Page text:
The best way to know how to do that is to prepare.

Adapting to your senior pet’s needs

You can start by making changes to help senior pets have a more comfortable life. For example:

  • Take shorter walks.
  • Have shorter play sessions.
  • Switch to a litter box with lower sides for easy access.
  • Add throw rugs to hard surfaces to increase traction.
  • Provide a ramp so your pet can easily climb on furniture.
  • Raise food and water bowls.

As your elderly pet experiences arthritis or other joint issues, you might consider different ways of reducing pain. Work with a veterinarian to try pharmaceuticals, CBD, acupuncture, chiropractic care or physical therapy.

How to know when it’s time to say goodbye

Our pets can’t tell us when they’re suffering, and it’s difficult to know when the kindest choice is euthanasia.

Veterinary hospice services can help. These veterinarians can help your family work through the emotional parts of decision-making toward the end of your pet’s life.

You can also use quality-of-life scales to track your pet’s behavior. As your pet’s score drops, it might be time to make a hard decision.

As your pet’s guardian, you know best when they aren’t acting like themselves. When you see those signs, you can help make the transition a peaceful one with some thought and care. Here are some questions to ask:

  • How is your pet interacting with you and your family?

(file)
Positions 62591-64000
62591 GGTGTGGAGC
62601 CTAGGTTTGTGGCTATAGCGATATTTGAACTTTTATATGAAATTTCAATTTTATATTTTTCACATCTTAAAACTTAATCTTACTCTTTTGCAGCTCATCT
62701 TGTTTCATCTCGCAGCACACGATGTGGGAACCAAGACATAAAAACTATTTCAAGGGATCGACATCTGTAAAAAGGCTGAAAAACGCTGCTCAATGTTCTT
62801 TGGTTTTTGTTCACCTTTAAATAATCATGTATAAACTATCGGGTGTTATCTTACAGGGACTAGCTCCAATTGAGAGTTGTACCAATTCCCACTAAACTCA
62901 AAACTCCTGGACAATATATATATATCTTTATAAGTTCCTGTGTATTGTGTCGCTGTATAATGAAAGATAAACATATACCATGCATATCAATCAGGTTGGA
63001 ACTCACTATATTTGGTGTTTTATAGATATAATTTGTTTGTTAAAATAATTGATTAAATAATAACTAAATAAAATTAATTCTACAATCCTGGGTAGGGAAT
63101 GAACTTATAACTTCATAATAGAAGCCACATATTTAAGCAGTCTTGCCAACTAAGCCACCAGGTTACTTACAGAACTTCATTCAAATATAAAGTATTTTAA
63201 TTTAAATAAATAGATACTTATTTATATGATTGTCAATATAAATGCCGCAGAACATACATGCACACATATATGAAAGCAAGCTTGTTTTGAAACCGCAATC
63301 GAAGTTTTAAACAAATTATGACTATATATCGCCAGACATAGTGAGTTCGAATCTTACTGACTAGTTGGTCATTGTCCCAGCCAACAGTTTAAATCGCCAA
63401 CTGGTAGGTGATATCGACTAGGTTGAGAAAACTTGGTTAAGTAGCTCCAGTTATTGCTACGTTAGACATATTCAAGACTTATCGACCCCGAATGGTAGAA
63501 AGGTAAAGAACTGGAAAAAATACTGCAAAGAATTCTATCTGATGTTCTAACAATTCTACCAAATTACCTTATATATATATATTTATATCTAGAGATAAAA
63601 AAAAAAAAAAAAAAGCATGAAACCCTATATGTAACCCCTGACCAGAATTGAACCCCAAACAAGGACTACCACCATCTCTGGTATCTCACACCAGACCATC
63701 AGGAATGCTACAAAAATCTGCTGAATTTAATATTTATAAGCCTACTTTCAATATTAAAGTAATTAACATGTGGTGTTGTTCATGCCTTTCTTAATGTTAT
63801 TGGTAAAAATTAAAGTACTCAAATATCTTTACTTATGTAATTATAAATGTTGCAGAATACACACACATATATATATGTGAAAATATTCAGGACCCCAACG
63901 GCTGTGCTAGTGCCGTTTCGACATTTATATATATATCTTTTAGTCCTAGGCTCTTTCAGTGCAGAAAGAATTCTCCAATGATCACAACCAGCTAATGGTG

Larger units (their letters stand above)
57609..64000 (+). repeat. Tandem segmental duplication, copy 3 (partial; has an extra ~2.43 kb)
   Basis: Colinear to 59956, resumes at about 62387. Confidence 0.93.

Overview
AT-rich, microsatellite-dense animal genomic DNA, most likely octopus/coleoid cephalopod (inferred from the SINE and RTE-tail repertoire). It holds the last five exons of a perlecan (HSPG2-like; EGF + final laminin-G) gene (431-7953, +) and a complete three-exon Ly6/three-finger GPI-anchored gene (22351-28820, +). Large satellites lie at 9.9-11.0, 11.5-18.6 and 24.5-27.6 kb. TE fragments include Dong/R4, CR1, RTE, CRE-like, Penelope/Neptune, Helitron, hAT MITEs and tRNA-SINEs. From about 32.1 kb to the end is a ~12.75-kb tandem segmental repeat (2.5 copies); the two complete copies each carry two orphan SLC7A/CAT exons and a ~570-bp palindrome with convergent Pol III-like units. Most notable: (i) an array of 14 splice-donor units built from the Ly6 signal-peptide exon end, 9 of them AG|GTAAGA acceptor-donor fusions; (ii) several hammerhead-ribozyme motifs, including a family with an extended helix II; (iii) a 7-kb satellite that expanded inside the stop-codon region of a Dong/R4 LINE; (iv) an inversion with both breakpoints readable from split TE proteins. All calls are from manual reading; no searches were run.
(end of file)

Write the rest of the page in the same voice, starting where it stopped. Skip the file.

• Is your pet able to sleep soundly?
  • Does your pet seem comfortable walking?
  • Is your pet eating, drinking, urinating and defecating regularly?
  • Does your pet still engage in play or get excited for walks?
  • Do you need to help your pet with simple tasks (for example, do you have to carry them into the yard for bathroom breaks)?

Another tool is to identify three things your pet still enjoys, and then track whether they can enjoy them every day. For example, you might list going for car rides, playing with a favorite stuffed toy and getting a tasty treat. Tracking these markers will help you know when your pet’s quality of life has decreased.

The sooner you can reach out to a hospice or palliative care program (which focuses on improving quality of life), the better prepared you will be. You can even prepay for euthanasia services or identify a veterinarian who will perform at-home euthanasia so you don’t need to do research when the time comes.

Dealing with grief after the loss of a pet

Your pet was an important person in your life. Take time to grieve, and know that there’s no “right way” to mourn.

Read Tips on Coping with Pet Loss